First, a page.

Let me be clear.  I’m not suggesting you be a doormat.  You can’t be a doormat and lead a group of dozens of people through anything, let alone a film shoot.  You have to have confidence and boundaries and assertiveness at every turn.  And you have to know when and where to let the bad behavior, the lack of professionalism, the terrible decisions, the rudeness, roll off your back.  It’s about picking your battles, or even avoiding them altogether because you’re up to much bigger stuff.

My ego wanted to go scream at that person.  My commitment to making the best film I could stopped me and allowed me to “get over it” in less than 10 minutes.

So, what did I do?  I relaxed on the couch for the first time in weeks.  The sun went down and we got the shot.  While I can’t say I have love in my heart for this person, I don’t lose sleep over them either.  Part of getting good at letting it roll of my back is actually letting it go and getting on with the more important stuff.  It’s about actually embracing losing the battle in order to win the war.

I haven’t won the war, yet.  (We are still in post.)  But I’m well on my way.

It Takes a Village Pt 2: Lessons from an Olympic Gold Medalist

Tuesday, May 27th, 2014

I am writing, as promised, to share about the Saturn Returns process.  As we gear up for our shoot in June I’ve been learning so much!

A few weeks ago I wrote about the concept of “It Takes a Village” to make a movie like this one.  Well, today I want to share one of the places that concept led me to and the wonderful lesson I learned.

In the spirit of “It Takes a Village” I’ve literally met hundreds of people who I’ve shared the film with. And by meet I mean actually sit down and have a meeting.  It would be tempting sometimes, as I talked about in the last blog, to get frustrated and feel like “if only I can do my art!”

But, once I embraced the concept that building the village is as much a part of the creative process as the director’s prep, some wonderful things really opened up for me.  Here’s one of them…

I was introduced to the amazing Kelly Clark.  If you’re a Mammoth-lover or Mammoth-local, you know that she is the most successful snowboarder, man or woman, of all time.  She won her first Olympic medal, the gold, in Salt Lake in 2002.  Now, 12 years later, she is still the one to beat.  She’s the only woman who can throw a 1080 (3 turns in the air) in competition.  She came in 4th in Torino, bronze medaled in Vancouver, and then competed in Sochi.  I’ve been fortunate enough to become friends with her and we had a terrific conversation a few weeks after she came back from Sochi.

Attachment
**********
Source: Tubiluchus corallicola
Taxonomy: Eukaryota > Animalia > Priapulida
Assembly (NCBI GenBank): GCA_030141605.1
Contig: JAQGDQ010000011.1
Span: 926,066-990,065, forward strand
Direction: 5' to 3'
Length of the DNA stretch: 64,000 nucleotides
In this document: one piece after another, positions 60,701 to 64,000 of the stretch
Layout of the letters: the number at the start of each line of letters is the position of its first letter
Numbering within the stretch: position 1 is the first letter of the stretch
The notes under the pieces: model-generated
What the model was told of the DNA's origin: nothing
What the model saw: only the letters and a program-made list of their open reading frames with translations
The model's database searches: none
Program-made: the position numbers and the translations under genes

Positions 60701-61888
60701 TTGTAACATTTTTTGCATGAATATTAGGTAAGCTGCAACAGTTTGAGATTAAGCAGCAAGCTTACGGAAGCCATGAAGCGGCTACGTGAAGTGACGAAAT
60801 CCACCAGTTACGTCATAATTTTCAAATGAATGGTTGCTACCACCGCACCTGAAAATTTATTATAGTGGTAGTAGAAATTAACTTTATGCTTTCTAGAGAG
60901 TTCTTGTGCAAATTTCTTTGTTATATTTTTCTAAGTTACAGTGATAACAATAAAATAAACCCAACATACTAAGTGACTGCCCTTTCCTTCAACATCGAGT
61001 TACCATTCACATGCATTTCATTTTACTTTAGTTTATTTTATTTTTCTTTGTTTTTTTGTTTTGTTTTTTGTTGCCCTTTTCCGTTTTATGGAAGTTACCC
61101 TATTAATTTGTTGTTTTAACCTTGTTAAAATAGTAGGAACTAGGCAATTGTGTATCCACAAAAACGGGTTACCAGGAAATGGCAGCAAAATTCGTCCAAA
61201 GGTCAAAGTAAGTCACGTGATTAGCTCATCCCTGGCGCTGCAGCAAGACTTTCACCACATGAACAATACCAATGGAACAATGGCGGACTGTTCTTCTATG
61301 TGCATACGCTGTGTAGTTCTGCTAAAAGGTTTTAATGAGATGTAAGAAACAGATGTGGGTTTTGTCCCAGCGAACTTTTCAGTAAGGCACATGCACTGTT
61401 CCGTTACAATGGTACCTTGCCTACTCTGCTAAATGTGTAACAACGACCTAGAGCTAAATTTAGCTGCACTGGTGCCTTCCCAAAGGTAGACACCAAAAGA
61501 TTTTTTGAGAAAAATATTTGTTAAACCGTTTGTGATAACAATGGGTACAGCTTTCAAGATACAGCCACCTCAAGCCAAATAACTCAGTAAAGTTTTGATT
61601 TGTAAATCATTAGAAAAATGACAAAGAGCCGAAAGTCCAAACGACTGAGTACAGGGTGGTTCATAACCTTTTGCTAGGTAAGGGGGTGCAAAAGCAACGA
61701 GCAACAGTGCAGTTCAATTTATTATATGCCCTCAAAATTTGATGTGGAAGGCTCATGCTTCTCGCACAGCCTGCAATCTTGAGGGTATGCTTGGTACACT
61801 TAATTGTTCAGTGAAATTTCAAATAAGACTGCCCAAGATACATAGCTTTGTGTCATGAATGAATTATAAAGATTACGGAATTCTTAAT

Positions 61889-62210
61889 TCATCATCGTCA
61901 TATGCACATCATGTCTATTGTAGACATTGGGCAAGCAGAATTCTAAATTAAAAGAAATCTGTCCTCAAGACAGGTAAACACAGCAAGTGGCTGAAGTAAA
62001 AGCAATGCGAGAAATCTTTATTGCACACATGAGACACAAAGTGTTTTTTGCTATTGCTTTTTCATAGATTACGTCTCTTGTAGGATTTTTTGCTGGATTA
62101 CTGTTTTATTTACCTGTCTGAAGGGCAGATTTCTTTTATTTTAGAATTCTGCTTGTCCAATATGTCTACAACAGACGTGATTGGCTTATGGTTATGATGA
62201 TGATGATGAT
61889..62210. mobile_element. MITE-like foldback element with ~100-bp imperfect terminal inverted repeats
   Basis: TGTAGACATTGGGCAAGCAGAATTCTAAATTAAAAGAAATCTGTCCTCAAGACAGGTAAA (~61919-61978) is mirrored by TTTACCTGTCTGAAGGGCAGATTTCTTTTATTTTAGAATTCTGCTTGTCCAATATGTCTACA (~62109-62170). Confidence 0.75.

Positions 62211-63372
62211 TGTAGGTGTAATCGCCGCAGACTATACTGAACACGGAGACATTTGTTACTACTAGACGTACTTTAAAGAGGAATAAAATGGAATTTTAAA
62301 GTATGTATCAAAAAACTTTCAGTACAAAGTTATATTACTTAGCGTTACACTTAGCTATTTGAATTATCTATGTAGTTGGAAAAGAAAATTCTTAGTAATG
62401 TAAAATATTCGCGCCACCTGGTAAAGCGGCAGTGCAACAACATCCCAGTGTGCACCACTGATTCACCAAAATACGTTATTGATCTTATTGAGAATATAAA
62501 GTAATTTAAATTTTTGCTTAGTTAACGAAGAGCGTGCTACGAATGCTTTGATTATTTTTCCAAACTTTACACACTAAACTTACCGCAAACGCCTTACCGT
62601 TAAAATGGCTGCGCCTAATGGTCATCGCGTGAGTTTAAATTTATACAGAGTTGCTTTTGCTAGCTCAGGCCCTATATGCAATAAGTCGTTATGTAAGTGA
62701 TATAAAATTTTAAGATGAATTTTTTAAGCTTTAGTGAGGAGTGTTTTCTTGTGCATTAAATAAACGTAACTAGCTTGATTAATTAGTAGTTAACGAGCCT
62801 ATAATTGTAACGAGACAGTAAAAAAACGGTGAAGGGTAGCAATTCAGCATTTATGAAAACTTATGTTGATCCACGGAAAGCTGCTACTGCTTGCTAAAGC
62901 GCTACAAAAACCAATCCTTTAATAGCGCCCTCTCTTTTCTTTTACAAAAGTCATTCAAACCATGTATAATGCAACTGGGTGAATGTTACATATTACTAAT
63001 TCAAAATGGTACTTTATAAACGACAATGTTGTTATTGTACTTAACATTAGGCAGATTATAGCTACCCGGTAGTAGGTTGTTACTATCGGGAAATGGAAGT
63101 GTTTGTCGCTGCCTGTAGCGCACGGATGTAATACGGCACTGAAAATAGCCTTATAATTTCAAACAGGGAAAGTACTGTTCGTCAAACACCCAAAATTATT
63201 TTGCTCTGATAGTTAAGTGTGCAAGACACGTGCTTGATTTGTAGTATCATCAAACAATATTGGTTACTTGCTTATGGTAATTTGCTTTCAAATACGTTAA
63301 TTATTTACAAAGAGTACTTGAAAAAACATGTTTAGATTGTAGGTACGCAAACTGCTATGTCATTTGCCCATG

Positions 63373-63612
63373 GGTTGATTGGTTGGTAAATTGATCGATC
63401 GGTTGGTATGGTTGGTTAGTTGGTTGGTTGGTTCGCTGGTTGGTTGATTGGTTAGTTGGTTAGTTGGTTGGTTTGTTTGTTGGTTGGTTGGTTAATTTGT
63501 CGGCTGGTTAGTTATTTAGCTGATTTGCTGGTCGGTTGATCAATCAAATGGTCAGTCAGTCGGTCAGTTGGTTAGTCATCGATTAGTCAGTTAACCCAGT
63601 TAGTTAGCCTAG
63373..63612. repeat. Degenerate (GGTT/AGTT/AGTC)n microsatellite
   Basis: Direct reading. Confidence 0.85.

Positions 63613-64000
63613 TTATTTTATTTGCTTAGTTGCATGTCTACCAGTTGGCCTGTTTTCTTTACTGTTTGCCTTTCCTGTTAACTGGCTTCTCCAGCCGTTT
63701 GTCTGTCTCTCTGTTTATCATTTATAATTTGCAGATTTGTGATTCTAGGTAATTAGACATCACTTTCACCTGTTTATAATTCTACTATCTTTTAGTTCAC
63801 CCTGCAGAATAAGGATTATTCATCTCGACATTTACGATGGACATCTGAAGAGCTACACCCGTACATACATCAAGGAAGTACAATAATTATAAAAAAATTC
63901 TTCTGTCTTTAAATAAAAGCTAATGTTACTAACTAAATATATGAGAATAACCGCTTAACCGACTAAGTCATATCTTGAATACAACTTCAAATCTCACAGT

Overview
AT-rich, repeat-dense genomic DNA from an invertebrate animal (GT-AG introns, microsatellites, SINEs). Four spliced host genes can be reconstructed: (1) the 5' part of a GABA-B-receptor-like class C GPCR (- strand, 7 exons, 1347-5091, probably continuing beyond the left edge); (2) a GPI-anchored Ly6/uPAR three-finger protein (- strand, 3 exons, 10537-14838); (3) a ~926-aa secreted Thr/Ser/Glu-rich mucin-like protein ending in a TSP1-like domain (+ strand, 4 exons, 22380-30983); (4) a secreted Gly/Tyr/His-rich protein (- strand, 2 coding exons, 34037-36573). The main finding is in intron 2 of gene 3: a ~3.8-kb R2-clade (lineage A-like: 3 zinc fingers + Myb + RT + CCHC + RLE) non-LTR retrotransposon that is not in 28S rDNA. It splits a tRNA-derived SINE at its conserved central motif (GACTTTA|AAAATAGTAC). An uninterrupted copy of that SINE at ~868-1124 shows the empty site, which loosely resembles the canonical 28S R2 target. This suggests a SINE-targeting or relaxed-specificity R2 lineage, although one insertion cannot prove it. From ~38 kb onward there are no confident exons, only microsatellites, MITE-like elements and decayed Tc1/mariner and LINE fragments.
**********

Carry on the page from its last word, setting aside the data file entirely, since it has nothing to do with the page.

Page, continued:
If you didn’t watch the half-pipe competition, here’s what you have to know; the conditions in the pipe were terrible.  The weather was really warm and the organizers couldn’t keep the pipe frozen.  It kept melting and then refreezing when they put chemicals on it.  The result was a combination of slush, ice and lots of bumps.

I’m not a snowboarder, but as Kelly told me, when you ride down and then up the pipe, you have to “carry a lot of speed” to be able to do the tricks.  If you don’t go fast enough, you can’t throw tricks.  If the conditions are bumpy and irregular it slows you down.  Also, if you land on a bumpy wall, you are a lot more likely to fall then if you land on a smooth wall.

So, with all this knowledge, here’s what Kelly shared with me.  She fell five times before her last finals run. She fell every single training run.  She fell in a qualifying run.  She fell in her first of two finals runs.

She also told me that she almost never falls.  By way of comparison, the week after the Olympics she competed in another event and didn’t fall the entire week.  She barely put her hand down once in 15 runs. This gives you an idea how bad the situation at Sochi was.

And here’s what I heard her share.  She kept getting back up. Even after her first finals run, she fell and she got back up.  On the world’s biggest stage, in primetime, with more then 3 billion people watching, she fell… and she got back up.  And then she won a bronze medal.

I saw her a few weeks ago and got to talk to her some more and hold her medal.   She said that this medal was the most special of all the medals that she’s ever won because of how hard it was to win it.

I was incredibly inspired by Kelly’s story for a couple of reasons.  First, we hear all about how getting to the Olympics and competing on the world stage with the best of the best involves sacrifice and hard work.  But, when I heard the details of what Kelly went through I really heard something I’d never heard before.  The sacrifice and hard work involve not just runs in the pipe, workouts and travel away from your family.  The sacrifice I saw was the sacrifice of ego.  The sacrifice of the easy way out.  The sacrifice of feeling good.